A loving intimacy is something humans need to breath in and, arguably, let go. Love (energy allowed through forms of intimacy) is not something that can be contained whether in a vessel, clasped hands, a fond memory, or even the words to a promise. The metaphor that love is like fire or that people “burn with a passion” makes a lot of sense to me. Healthy love is not something that volatiles and needs to be replenished. No, if that’s the case I think the fire is being poorly managed, perhaps letting it burn too bright or suffocating the fire. Simply, build your fire, design for plenty of circulation, and from time to time, set another log on the fire (Whatever that may mean to you).

Oh, but I am getting off topic…

Intimacy and affection, in the form of touch, being a secondary need (thank you Maslow) are qualities that require shared space, shared time, and to further extent, shared experiences. These qualities can be vectored (I’m getting really technical now) by touch to communicate the significant parts that adhere to a person or people. When time and space are shared, then relationships are allowed to be developed, grown, challenged, restructured, and maintained thus leading to opportunities for shared experiences like touch. But of course, touch is not the ultimate or end of a relationship. Again, touch is just a vectoring agent, a way to carry a message, a way to deliver a feeling of, maybe in my case, a sense of being significant.

What about intimacy when it comes to traveling? Think about how someone would pack for long periods of travel. Usually, a person will only pack the essentials and pick up whatever else along the way. Metaphorically, it is the same too, but in regards to character. There are qualities about a person that will never change, but there are also qualities of a person that are susceptible to influence. And traveling exposes a person to a whole new array of stimulus which that individual must process, balance, and sort.

Intimacy, if it holds significance to someone, has the potential to ground and validate an individual. That is why it can be so comforting after a stressful or exhausting experience. But if a traveler experiences something of an intimate moment, then there is the opportunity to take all those experiences and lay them to the side and simply focus on what is important, or maybe a better word would be what is more valuable.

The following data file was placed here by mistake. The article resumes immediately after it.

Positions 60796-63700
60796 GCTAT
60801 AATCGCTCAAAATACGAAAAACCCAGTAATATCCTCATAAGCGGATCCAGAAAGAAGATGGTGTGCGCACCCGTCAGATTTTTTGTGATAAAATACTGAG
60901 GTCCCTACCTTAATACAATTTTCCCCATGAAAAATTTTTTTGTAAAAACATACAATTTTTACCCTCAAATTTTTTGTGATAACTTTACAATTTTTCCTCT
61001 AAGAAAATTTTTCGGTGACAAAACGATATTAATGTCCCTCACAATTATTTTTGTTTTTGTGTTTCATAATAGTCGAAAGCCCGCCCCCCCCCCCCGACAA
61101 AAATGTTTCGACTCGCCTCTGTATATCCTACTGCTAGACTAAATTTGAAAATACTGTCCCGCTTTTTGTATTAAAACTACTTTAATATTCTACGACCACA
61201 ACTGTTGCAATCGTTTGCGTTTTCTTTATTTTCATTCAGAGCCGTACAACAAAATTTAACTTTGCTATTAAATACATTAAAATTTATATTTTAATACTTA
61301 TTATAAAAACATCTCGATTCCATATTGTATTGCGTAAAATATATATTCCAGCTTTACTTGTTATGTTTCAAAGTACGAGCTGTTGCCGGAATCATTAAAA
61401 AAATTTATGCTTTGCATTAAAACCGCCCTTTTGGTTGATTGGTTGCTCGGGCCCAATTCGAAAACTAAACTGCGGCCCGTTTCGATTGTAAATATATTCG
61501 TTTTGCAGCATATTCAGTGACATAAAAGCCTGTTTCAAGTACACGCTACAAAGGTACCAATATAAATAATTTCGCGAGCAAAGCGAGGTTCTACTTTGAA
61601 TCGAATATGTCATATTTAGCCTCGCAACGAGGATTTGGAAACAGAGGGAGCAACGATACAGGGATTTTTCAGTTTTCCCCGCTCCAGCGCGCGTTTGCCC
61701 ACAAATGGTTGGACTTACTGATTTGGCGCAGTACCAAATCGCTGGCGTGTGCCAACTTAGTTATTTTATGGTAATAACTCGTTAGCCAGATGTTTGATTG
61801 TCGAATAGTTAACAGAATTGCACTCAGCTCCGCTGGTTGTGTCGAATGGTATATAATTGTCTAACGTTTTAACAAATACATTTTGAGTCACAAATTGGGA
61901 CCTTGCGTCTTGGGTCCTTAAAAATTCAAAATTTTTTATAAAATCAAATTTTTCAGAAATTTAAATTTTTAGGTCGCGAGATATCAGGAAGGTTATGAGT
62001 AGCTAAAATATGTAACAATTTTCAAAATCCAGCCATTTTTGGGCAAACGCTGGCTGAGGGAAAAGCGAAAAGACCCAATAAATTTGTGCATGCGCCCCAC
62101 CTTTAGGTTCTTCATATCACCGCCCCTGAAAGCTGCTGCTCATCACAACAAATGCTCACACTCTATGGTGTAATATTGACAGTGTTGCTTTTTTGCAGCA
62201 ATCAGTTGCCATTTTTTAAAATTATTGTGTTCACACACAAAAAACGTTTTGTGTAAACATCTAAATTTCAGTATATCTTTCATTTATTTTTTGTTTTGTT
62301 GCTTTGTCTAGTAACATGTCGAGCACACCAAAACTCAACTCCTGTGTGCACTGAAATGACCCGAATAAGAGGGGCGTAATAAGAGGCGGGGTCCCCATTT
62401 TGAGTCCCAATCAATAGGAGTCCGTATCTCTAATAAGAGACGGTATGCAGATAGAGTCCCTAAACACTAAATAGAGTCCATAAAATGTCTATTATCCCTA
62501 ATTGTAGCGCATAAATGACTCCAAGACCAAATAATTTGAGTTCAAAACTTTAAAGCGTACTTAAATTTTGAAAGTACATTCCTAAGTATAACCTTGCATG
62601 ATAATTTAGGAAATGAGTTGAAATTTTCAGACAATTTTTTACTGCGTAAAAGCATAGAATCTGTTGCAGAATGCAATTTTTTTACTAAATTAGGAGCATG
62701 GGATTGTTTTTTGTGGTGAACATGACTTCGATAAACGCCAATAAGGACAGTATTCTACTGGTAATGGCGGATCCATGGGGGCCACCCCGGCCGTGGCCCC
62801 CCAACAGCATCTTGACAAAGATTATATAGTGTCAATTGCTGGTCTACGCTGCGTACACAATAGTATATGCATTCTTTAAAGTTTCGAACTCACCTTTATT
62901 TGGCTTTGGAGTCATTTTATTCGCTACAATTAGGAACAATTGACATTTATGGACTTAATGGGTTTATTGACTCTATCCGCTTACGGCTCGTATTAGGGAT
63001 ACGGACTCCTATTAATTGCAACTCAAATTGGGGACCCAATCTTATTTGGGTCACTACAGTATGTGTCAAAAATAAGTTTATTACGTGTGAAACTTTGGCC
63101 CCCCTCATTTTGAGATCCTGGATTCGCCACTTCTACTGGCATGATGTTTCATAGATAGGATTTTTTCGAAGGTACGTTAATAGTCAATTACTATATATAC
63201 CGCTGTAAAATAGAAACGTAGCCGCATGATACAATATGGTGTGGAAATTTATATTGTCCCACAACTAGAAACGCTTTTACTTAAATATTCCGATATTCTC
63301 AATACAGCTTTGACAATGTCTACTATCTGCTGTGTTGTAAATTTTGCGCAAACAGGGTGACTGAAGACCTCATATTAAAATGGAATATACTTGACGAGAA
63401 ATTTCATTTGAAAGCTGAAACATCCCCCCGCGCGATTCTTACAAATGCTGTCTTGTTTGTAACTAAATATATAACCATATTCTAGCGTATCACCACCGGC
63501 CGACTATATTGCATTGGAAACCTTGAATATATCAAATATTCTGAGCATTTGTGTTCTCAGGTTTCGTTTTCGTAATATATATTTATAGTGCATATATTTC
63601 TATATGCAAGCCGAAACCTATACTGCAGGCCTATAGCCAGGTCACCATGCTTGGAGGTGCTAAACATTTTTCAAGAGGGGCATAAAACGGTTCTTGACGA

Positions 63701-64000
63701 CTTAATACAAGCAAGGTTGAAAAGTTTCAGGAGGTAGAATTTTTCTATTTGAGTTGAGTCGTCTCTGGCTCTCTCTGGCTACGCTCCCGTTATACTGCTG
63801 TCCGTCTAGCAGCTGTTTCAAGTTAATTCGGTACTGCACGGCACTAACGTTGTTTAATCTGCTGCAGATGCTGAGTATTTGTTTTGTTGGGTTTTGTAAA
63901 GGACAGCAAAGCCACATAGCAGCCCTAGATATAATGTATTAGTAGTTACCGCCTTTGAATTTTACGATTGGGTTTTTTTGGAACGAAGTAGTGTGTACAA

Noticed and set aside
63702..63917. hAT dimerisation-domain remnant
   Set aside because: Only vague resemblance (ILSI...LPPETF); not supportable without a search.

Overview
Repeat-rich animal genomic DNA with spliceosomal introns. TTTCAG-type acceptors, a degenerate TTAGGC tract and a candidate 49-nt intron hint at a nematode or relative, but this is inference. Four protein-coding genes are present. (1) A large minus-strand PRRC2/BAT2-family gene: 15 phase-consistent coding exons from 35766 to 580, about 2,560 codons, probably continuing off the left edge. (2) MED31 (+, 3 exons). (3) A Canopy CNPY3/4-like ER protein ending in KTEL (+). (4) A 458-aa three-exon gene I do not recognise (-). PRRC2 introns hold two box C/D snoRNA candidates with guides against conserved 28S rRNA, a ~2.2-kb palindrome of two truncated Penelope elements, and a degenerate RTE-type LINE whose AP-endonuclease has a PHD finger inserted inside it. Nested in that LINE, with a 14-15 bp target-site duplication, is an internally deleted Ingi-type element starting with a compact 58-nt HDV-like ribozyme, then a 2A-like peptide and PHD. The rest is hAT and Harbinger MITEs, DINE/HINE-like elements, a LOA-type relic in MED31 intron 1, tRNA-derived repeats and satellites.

In another way intimacy can be a form of balancing. Travel exposes a person to a wide array of stimulus. Traveling can entail putting aside old habits or perceptions in order to make room for new perspectives and experiences. It’s not only exhausting but disorienting. I don’t think it is completely possible to put everything someone experiences aside—or in other words, to forget about the day—but it is possible to balance all the stimulation of the day in a way that is manageable. With every step of travel it can be beneficial to reconfigure and balance before the next move. So, perhaps, attraction for me could also be the result of my need for grounding and a need to give oneself space from all the stimulus.

With this logic, which I don’t mean to write as if factual, proven, or final, I can come to understand my own natural process of being attracted to so many people when I travel (or in general, too). While, yes, there are other reasons I have an affinity to a person, there is also a sense of closure and balance that comes with the ability to center an experience through someone. Attraction could be a way for me to adhere to people in order to meet a need for grounding (which in the way that I worded that sounds exploitative).

Through someone that we tend to with a personal or intimate relation, we create a significant moment that also adheres to our sense of self. Like a pleasant or difficult time of life, etc. Beyond the person, there is the emotional associations to place. If intimacy involves a relationship forged by sharing space, time, and experiences, then as a result a person develops associations to a place. The emotional palette sets the lighting for the place. For me, as I wrote about in another blog, a city can be just another landscape, no matter how beautiful or lively, if I don’t have some enriching, shared experience to give it light and color. In a sense, my intimate experiences can become projected onto a place. Think about the songs that hold so much nostalgia for you. Those songs adhere to you because of deeply personal experiences that you shared with others during a time of your life. I think it is important to bring up this point as our relation and opinion to a place can be set by our relation and opinion to a person or people that one interacts with in that time.

But, I’m thinking too much and I hope to not get too stuck on something like this. After all, I’m not trying to invalidate attraction. If I were to spend such intimate time with someone while travel may it be, simply, a sweet moment to have shared.